Apple Music’s Voice Plan lets you enjoy the benefits of a commercial-free music streaming service at a relatively affordable price of A$5.99 per month. It costs the same as Apple Music’s subscription plan for students (and is half the regular subscription price), but it also removes several features — including the ubiquitous play button and other touchscreen elements. That means if you’re on Apple Music’s Voice Plan, the only way to actually control playback is through Siri. Here’s what to consider before you decide whether the Voice Plan is for you.
What is Apple Music’s Voice Plan?
If you don’t mind using Siri for everything related to Apple Music, the new Voice Plan might be a good deal for you. It’s particularly ideal for those who use the HomePod or the HomePod mini to listen to music, but for those who have other devices, it’s not as simple a choice. When you open Apple Music, you won’t be able to see any kind of touchscreen controls, which makes it cumbersome to use on non-HomePod devices.
Can Siri be a good playback assistant?
Sure, Siri is now good enough to be able to play most songs without requiring you to repeat commands a bunch of times. At least, that’s true as long as you’re requesting songs with English titles. But the moment you expand your horizons and try to play international music — especially non-English tracks — Siri still has a lot of work to do. Siri’s success rate also decreases if you’re not a native English speaker, so keep that in mind before you subscribe.
Other than Siri, what’s the catch?
The Voice Plan won’t work with non-Apple devices, including your Android phone, PS5, or smart TV. The other major omission is time-synced lyrics, which is a fun feature to have if you’re trying to sing along.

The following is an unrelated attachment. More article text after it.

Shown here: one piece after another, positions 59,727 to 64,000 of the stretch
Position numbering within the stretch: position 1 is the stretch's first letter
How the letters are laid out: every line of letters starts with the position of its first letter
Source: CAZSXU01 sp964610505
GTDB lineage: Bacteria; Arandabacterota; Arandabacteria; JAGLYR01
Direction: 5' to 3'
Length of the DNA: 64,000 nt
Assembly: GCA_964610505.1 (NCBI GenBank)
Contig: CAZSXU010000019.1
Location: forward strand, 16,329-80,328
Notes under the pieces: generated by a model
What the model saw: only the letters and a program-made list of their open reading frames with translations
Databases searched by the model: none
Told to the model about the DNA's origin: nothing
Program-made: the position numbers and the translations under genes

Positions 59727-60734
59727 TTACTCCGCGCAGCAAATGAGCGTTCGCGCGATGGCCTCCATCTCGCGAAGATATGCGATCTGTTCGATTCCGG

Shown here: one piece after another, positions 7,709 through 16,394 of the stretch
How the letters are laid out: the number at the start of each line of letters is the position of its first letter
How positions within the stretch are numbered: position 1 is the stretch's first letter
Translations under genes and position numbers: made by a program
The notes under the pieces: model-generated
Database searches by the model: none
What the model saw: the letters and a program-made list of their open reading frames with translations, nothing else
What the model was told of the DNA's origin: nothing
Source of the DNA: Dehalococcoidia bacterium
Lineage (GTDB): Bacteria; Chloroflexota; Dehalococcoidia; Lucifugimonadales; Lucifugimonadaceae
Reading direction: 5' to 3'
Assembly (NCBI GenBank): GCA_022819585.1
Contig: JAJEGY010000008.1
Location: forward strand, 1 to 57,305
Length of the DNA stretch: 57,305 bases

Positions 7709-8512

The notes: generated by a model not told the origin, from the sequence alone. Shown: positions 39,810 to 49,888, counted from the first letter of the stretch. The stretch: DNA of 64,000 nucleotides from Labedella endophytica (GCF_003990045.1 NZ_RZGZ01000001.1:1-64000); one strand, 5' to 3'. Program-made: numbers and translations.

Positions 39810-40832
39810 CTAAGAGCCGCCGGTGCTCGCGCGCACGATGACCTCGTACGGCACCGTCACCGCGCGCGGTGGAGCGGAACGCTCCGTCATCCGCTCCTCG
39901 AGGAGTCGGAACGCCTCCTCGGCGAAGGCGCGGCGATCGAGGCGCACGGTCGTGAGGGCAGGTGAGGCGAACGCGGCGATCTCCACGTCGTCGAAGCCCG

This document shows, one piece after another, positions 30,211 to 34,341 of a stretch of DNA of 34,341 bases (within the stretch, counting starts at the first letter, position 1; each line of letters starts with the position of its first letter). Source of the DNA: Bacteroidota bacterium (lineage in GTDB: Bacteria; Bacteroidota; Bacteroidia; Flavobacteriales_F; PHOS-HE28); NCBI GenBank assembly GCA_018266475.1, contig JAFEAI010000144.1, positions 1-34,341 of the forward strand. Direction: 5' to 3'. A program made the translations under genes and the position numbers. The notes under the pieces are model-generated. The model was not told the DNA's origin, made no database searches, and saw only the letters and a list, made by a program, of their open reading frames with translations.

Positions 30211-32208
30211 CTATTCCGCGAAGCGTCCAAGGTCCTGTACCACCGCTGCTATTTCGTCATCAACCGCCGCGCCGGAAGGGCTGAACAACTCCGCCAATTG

With the Voice Plan, you’ll also miss out on spatial audio and lossless music. The benefits of spatial audio depend heavily on how well the track has been mastered, but lossless music isn’t really that big of a deal.
Sadly, you’ll also have to say goodbye to downloading music to your Apple devices if you opt for the Voice Plan. This is less than ideal if you normally use it while commuting, but it won’t bother you if you always listen when you have a good internet connection. And finally, you won’t be able to see what your friends are listening to on Apple Music, if that’s a feature you normally enjoy.
Are there any other ways to get Apple Music at a lower price?
Yes! Apple regularly offers free trials and promotions; at the moment, if you’re a student, you can get the full Apple Music experience for A$5.99 per month. Alternatively, if you’ve purchased a new Apple device, you get six months of Apple Music for free.
You can also split the cost of the Apple One bundle with others to reduce how much you pay for Apple Music, or do the same thing with the family subscription that costs A$25.95 per month.
When will Apple Music launch the Voice Plan?
To use the Voice Plan, you’ll need to update to iOS 15.2. At the time of this writing, the iOS 15.2 public beta had been released, and the final release was close at hand. If you want to use it immediately, you can sign up for the iOS 15.2 public beta. Alternatively, you could wait until it’s available for everyone.